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An easy mistake to make about the Allianz Management Institute is to assume that, like most business schools, this corporate university deals primarily in business education.
Thankfully, Rüdiger Hoppe, head of management development in the Allianz Group, one of the world’s largest insurers, is patient with visitors to the company’s Munich headquarters who make such an error.
“The institute is also about promoting a corporate culture and greater alignment within the group,” says the 47-year-old German, who runs the institute’s programme for the Allianz Group and its 300 subsidiaries.
Such activities are necessary precisely because the group is composed of so many units spread across dozens of countries.
Alignment, for instance “is all about defining a common strategy going forward across our very diverse group,” he says.
The institute, set up in 1998 and operating mainly from an elegant country house on a lake south of Munich, has been successful in delivering the educational tools for such a common strategy, as well as in other specialised areas such as financial management and leadership training.
AMI was last year the first corporate university to be accredited under the “corporate learning improvement process,” a quality certificate awarded by the Brussels-based European Foundation for Management Development.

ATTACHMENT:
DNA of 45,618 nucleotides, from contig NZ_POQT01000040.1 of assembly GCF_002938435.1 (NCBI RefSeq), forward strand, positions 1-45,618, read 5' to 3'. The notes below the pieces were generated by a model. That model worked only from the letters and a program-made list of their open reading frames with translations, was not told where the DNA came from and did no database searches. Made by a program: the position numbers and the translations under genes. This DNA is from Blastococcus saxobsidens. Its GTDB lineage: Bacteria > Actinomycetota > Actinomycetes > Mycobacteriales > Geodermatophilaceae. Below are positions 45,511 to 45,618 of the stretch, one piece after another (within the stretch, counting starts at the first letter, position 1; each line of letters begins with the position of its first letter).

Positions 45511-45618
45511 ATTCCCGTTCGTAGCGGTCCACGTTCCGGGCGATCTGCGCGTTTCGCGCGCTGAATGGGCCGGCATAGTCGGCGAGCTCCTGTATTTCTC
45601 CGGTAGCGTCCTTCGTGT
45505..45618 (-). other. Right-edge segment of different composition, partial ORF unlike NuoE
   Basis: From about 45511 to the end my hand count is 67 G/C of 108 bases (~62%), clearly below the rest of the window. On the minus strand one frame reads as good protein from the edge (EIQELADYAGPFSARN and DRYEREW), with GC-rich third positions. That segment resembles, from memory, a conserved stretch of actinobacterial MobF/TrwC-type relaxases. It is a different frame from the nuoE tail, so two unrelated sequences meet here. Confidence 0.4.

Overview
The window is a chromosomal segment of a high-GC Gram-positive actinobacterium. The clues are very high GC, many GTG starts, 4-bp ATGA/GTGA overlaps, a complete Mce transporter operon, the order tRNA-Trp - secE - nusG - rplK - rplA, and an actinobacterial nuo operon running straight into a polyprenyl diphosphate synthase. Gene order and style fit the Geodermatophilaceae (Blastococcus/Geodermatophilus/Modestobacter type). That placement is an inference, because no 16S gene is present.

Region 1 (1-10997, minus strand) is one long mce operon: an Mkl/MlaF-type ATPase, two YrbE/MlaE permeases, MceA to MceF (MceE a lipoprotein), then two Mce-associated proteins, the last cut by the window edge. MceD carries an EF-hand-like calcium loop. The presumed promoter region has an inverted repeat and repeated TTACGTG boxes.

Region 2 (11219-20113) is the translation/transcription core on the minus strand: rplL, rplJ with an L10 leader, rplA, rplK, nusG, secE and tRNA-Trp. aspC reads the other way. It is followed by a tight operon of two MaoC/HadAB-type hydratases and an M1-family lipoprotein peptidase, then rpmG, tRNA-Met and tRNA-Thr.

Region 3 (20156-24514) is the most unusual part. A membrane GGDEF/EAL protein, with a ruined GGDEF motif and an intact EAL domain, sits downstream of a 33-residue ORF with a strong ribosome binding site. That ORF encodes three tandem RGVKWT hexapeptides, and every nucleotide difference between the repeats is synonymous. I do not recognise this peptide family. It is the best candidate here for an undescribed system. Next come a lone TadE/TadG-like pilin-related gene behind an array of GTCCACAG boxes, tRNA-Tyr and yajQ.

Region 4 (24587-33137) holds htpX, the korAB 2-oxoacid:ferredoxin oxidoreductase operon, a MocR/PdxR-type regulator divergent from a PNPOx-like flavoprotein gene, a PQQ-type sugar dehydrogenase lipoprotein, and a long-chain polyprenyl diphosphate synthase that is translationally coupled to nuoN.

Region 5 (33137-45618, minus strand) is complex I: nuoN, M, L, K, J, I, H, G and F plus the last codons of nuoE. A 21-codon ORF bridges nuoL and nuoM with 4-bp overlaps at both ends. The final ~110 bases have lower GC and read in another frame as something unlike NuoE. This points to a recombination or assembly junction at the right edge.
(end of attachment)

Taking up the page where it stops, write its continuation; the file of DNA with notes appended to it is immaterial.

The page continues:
Even more important for the future of the institute, Mr Hoppe insists his programmes receive strong, consistent backing from Michael Diekmann, Allianz Group chief executive, and his executive board.
That is not something all corporate universities can boast, adds Peter Clist, who runs AMI’s senior management communication programmes.
“The death rate among corporate universities is quite high,” he says, adding that often strategy changes in corporate boardrooms lead to the demise of such institutions.
On AMI’s part, Mr Diekmann is a frequent visitor, regularly convening “fire-side chats” as part of training courses for senior executives.
In addition, each AMI course is “sponsored” by a member of the executive board, which ensures programmes remain relevant to the company’s core priorities, and participants have access to Allianz’s key decision-makers.
The board’s involvement highlights a defining aspect of AMI’s approach - that the institute is oriented entirely to the educational and corporate strategy needs of Allianz’s top management. There are no external students on AMI courses, nor are junior Allianz managers allowed to attend. They usually receive training in national-based programmes run by Allianz affiliates.
The institute ran 25 residential programmes last year, each lasting several days, and many involving follow-up project work in small international management teams.
The “Campus” programme targeted the most senior Allianz executives, while “leadership development” and “general management” programmes were also offered.
Approximately 490 people from 39 countries attended the courses - from an Allianz Group workforce of 170,000.